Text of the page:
*Corresponds to Bloomberg consensus as of 30 June 2023. Fed funds (FF) refers to the upper bound Fed funds target rate. DM stands for developed markets. Gold implications based on Gold Valuation Framework. Equivalent hypothetical scenarios also available at Qaurum.
Chart 2: Gold has had a positive average return in periods when the Fed is on hold
Gold monthly returns during Fed on-hold periods*
Sources: Bloomberg, World Gold Council; Disclaimer
*As of 30 June 2023. On hold periods include: 6/2000–12/2000; 7/2006–8/2007; and 1/2019-6/2019.
Our analysis shows that gold tends to outperform equities when manufacturing PMI is below 50 and falling (Chart 3). Further, if PMI falls below 45, history suggests gold’s outperformance may be even more pronounced. And while gold has underperformed against equities if manufacturing PMI is below 50 but rising, it has still delivered positive returns, showcasing the asymmetrical benefits it tends to bring to portfolios.
Chart 3: Gold outperforms stocks in periods when PMI declines but still captures the upside if it rises
3-month forward returns for gold and stocks when ISM manufacturing PMI is below 50*
*As of 30 June 2023.
Upside with risks
If the recession risk increases, gold investment could see greater upside. An economic deterioration could be driven by a significant increase in defaults following tighter credit conditions or other unintended consequences of the high-rate environment. Historically, such periods have resulted in higher volatility, significant stock market pullbacks, and an overall appetite for high quality, liquid assets such as gold (Chart 4).
Chart 4: Gold has historically performed well during recessionary periods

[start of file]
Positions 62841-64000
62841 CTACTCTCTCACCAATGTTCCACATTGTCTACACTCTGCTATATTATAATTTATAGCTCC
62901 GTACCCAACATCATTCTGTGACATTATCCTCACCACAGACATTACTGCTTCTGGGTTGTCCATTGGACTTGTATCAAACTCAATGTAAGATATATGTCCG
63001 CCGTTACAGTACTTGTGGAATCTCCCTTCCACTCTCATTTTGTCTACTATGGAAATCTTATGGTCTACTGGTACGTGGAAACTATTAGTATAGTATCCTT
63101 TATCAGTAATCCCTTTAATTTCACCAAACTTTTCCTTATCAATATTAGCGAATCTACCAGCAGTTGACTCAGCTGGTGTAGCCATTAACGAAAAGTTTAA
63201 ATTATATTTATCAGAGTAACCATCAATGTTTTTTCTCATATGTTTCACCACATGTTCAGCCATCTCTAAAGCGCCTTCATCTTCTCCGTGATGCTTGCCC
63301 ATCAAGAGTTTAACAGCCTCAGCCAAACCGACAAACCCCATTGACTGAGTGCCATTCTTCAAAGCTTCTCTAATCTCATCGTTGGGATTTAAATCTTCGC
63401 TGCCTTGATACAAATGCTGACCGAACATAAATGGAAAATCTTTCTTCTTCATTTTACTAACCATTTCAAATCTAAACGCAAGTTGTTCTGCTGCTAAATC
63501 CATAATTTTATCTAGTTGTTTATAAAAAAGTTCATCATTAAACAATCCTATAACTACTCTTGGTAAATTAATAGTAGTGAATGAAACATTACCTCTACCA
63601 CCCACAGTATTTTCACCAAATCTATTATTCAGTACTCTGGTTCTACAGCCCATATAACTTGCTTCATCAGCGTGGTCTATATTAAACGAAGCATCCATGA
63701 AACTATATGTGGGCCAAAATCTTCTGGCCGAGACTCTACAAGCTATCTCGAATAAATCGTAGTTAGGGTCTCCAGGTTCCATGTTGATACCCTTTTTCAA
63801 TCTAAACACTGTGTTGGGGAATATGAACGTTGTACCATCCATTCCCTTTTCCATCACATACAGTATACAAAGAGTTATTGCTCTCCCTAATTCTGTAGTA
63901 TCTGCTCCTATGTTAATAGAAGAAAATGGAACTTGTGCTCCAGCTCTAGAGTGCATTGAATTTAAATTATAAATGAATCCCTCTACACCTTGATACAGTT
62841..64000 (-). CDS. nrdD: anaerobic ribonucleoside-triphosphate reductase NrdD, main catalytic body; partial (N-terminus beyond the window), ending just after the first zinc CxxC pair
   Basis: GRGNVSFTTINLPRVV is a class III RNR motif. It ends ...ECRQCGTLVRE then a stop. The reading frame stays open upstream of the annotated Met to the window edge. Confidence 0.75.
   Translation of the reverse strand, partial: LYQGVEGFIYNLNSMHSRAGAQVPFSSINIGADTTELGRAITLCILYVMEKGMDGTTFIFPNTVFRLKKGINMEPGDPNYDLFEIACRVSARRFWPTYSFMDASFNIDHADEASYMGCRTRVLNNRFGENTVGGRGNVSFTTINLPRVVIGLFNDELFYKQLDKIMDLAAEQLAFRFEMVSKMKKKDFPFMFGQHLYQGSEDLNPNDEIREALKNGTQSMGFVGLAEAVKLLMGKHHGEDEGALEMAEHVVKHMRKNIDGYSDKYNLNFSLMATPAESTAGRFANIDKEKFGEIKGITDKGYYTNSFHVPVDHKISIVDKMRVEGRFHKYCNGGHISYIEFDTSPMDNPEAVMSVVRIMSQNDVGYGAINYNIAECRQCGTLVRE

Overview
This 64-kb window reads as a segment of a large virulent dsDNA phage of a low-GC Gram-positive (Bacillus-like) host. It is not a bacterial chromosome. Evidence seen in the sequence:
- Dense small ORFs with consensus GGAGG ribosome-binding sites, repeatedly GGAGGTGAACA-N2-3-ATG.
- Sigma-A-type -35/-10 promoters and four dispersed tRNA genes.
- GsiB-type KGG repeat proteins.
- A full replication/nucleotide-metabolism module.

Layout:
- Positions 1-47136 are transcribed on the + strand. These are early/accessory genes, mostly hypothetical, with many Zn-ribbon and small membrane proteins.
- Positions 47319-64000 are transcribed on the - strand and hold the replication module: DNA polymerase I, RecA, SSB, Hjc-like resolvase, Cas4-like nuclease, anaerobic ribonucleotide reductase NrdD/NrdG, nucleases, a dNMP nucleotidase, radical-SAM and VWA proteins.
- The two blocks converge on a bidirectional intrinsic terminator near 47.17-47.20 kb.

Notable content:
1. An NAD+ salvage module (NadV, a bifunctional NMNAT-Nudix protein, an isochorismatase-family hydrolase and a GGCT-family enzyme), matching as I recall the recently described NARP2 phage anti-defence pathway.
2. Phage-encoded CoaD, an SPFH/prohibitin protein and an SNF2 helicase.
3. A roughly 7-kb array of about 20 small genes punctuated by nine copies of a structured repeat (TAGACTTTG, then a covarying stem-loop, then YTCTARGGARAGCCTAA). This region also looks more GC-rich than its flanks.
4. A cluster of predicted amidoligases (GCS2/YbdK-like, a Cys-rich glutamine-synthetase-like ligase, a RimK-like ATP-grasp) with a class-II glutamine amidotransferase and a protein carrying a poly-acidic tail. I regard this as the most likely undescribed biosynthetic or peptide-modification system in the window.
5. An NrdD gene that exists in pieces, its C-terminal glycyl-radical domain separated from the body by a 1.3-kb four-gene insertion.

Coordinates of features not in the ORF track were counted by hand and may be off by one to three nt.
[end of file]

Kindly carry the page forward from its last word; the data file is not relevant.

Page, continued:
Gold and the USD during recessions*
*As of 30 June 2023. Based on LBMA Gold Price PM and US dollar DXY Index.
On the flipside, expectations of a soft landing – where a recession is avoided but monetary policy remains tight – could create headwinds for gold and result in disinvestment. For example, gold ETFs saw sizable outflows in June and gold holdings have fallen year-to-date.
It is worth noting, however, that given gold’s positive performance in H1, an investor unwind would need to be severe to result in the average 2023 gold price falling below US$1,800/oz – its 2022 average.
As investors assess the impact of restrictive monetary policy and the possibility of a recession, they often dial up defensive strategies in their asset allocation.
For example, a common approach is to rotate part of the equity exposure into defensive sectors to limit losses during a significant market drawdown.
To illustrate this, we compare two hypothetical defensive strategies. One where 20% of the equity allocation is invested in defensive sectors, and one where 10% is invested in defensive sectors and 10% in gold (Table 1).
Our analysis shows that, over the past 25 years, the strategy including gold would have improved returns, while reducing volatility and drawdown.
Table 1: Gold may help improve defensive strategies
Comparison of hypothetical investment strategies*
|Baseline strategy||Defensive strategy (a)||Defensive strategy (b)|
|Reward to risk||45.3%||51.4%||57.2%|
*Based on data from December 1998 (due to data availability) to May 2023. Defensive sectors include Consumer Staples, Energy, Healthcare, Telecom, and Utilities. Hypothetical strategy invests in defensive strategy at the peak and disinvests at the trough.
Source: Bloomberg, World Gold Council
Should the expected mild US contraction materialise, the strong first half for gold is likely to give way to a more neutral H2.
In this scenario, gold would draw support from a weaker US dollar and stable bond yields, although this would be met by downward pressure from cooling inflation. If history is a guide, monetary policy hold cycles tend to spell a higher-than-average monthly return for gold.
A more positive gold environment would result from a more pronounced economic downturn, thanks to an accompanying increase in volatility and risk-off appetite.
Conversely, gold would face challenges if tightening continues for longer than expected. Similarly, if a soft landing were engineered, it would favour risk-on assets and a stronger US dollar, likely resulting in gold disinvestment.
However, given the inherent uncertainty in predicting the global macroeconomic outcome, we believe that gold’s positive asymmetrical performance can be a valuable component to investors’ asset allocation toolkit.